Ghanaians, industries urged to brace up for difficult times as IMF Conditionalities bite

Rev Dr Samuel Worlanyo Mensah, Economist and Senior Lecturer at Wisconsin University has urged Ghanaians and industries to brace up for difficult times ahead as IMF conditionalities bite.

He said that the implementation of economic programmes under the Extended Credit Facility (ECF) would help Ghana attain
macroeconomic stability, but the citizenry would experience some hardships until June 2024 before enjoying some relief.

Ghana secured a $3 billion IMF bailout last Wednesday, May 17, and on Friday, May 19, the first disbursement of UD$ 600 million hit the country’s account.

The credit facility, which had been the 17th since the country’s independence in 1957, sought to put Ghana back on the path of sustainable economic growth.

The $3 billion loan-support programme aimed at making Ghana return to single-digit inflation and attaining a revenue-to-GDP ratio of 18.5 per cent by the end of 2025 as well as cover vulnerable households from the impact of electricity tariff adjustment, among others.

Speaking in an interview on the conditionality under which the Extended Credit Facility was given, Rev Dr Worlanyo Mensah, said tax exemptions had been cancelled and that would impact the balance sheets of companies and industries.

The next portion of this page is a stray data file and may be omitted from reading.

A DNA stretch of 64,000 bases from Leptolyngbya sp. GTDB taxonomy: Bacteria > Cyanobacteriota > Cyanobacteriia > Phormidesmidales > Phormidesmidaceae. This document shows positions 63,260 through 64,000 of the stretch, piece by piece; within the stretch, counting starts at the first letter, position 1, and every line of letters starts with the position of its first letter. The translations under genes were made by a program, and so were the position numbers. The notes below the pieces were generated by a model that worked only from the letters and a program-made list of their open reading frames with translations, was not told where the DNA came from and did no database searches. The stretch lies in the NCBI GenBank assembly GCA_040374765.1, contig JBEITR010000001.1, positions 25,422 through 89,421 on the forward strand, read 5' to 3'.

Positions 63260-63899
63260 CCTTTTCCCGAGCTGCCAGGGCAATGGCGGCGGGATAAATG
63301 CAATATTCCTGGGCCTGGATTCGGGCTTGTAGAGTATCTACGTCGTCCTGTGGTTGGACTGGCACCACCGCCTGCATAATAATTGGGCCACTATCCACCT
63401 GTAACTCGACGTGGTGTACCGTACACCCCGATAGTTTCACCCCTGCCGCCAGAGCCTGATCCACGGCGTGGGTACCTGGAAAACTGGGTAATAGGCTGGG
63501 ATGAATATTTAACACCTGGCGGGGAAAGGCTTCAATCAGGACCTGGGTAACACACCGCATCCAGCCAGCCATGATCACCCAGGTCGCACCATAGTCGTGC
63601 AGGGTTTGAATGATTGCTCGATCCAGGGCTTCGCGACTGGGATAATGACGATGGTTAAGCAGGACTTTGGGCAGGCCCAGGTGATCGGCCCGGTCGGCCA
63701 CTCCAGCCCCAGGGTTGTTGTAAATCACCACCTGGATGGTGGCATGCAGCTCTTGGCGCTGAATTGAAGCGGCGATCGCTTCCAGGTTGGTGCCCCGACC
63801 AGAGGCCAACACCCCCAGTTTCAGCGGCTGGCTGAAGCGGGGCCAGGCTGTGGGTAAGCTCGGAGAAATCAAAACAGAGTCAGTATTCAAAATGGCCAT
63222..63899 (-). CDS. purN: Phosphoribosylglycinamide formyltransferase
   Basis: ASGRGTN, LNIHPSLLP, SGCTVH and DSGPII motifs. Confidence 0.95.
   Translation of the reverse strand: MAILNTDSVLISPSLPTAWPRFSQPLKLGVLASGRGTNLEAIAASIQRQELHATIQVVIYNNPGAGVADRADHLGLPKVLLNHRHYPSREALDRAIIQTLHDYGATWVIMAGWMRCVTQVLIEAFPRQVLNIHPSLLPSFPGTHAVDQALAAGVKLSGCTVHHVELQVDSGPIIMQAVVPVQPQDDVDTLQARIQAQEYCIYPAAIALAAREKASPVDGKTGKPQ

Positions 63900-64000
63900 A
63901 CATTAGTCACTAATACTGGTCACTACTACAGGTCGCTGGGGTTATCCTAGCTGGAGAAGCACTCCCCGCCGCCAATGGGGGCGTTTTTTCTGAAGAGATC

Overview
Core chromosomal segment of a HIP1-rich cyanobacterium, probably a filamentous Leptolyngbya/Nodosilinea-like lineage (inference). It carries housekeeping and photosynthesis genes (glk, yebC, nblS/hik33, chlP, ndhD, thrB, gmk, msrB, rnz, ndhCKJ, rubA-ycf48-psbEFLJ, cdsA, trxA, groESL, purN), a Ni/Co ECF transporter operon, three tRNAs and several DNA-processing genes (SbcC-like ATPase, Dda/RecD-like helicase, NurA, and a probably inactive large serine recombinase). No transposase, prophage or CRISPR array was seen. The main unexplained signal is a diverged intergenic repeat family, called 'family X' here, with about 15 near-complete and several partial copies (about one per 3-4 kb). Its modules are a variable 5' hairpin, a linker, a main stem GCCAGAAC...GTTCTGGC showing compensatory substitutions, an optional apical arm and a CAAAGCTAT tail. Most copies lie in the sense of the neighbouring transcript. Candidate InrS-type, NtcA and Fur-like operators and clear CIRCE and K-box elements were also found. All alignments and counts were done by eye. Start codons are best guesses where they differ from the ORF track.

The measures, he said, included the removal of value-added tax exemptions, reduction of customs exemptions, and reformation of corporate income tax by phasing out tax holidays and exemptions.

“Increasing progressively in personal income tax is another. That means income tax will be going up,” the Senior Lecturer said.
Another policy action would be that Government would limit the rate at which it could increase the salaries of public sector workers with a possibility of not more than 10 per cent.

Also, the automatical adjustment of fuel levies by exchange rate movement and inflation could adversely impact the poor and

Quarterly tariff adjustment including electricity and water was another conditionality.

Rev Dr Worlanyo Mensah said the Government could employ only 0.5 per cent of the current labour force, adding that such employment would be in three key sectors: health, education and security with reduced quotas.

He said the government aimed at attaining a tax-to-GDP ratio of 18 per cent before the end of the IMF programme. That he said could result in the introduction of new taxes or an upward review of current taxes.

He also mentioned that there would likely be a second debt restructuring exercise.

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